There was a time, not very long ago either, when brands looking to build their content-marketing strategies inevitably started in one place: Facebook. That’s where the masses were, that’s where these brands could try their hands at publishing content to reach them.
That’s no longer the case. Facebook’s move to choke off organic reach has caused marketers, and their agencies, to reassess the role Facebook plays. Bryan Wiener, chairman of 360i, said Facebook now occupies the role Yahoo once did in digital advertising: a way to get tremendous reach.
“Facebook used to be the center of the content-marketing universe,” he said at the Digiday Platform Summit in Half Moon Bay, California, on Thursday. “Now, if you really want to have a home for your content, Facebook’s not the place to be the source of your community.”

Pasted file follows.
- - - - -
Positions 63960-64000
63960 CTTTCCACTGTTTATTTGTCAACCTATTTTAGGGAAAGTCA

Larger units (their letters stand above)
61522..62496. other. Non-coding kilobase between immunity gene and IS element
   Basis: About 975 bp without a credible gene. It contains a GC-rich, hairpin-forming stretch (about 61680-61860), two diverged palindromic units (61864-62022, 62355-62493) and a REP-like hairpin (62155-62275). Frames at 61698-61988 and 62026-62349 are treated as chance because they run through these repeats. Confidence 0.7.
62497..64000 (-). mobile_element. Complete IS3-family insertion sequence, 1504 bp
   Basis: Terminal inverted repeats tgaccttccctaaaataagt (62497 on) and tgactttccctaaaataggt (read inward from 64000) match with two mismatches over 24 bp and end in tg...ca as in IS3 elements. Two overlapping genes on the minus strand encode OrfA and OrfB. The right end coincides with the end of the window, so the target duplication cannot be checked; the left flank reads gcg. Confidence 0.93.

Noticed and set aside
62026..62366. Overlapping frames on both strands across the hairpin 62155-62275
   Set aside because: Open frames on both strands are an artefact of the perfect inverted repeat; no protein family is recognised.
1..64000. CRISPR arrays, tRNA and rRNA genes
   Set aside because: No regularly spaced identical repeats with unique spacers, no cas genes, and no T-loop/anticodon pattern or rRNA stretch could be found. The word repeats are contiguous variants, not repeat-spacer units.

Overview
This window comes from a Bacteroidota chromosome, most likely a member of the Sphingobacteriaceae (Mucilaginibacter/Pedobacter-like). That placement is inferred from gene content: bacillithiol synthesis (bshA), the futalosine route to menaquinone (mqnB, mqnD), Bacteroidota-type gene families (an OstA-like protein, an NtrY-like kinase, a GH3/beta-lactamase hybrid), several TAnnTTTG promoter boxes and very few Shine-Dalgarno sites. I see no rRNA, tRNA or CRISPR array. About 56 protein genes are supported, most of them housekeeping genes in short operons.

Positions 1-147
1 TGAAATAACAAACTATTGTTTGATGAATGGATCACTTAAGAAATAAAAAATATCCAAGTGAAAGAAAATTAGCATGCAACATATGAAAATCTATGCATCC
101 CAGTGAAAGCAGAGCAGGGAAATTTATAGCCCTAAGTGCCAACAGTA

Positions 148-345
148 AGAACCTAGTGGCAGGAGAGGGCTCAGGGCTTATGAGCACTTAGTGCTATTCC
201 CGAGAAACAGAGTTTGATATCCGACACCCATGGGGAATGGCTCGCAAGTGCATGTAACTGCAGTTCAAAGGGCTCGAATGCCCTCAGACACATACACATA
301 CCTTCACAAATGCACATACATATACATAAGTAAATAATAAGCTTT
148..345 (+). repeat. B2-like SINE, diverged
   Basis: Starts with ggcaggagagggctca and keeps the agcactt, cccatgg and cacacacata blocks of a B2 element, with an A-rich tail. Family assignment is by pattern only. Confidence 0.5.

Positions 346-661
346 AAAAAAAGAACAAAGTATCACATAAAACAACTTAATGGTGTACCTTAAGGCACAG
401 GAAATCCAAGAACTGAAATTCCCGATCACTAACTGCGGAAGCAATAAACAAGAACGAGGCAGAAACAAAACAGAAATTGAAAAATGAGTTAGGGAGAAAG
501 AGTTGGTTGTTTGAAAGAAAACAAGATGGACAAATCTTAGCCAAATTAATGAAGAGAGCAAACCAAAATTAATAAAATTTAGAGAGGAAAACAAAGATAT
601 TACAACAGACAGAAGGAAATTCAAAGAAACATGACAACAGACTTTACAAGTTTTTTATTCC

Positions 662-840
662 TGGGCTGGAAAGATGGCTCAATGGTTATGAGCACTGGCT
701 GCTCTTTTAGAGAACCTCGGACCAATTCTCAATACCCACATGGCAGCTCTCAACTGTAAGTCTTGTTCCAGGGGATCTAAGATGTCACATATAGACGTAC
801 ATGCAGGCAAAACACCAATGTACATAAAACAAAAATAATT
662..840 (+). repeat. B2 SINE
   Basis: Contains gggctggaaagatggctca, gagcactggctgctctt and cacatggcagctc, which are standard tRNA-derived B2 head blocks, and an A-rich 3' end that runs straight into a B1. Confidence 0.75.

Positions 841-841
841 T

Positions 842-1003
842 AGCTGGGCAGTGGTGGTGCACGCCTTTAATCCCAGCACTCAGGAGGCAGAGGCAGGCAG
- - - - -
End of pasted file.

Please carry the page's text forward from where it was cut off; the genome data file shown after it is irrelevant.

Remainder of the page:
Instead, brands are looking elsewhere to fill that role, either their own properties or on Tumblr or Pinterest. Facebook is then used for mass distribution, Wiener said.
“Facebook is now a place to drive reach to your content-marketing programs and less a place to be the center of your architecture,” Wiener said.
This approach is clearly working out for Facebook, as its booming earnings attest. The open question is whether it is giving rivals an opening to become key partners with brands that want more than just a way to put their ads in front of customers.
See Wiener’s thoughts on Facebook’s new role — and how brands’ followers there are basically just a retargeting pool — in the five-minute video below.
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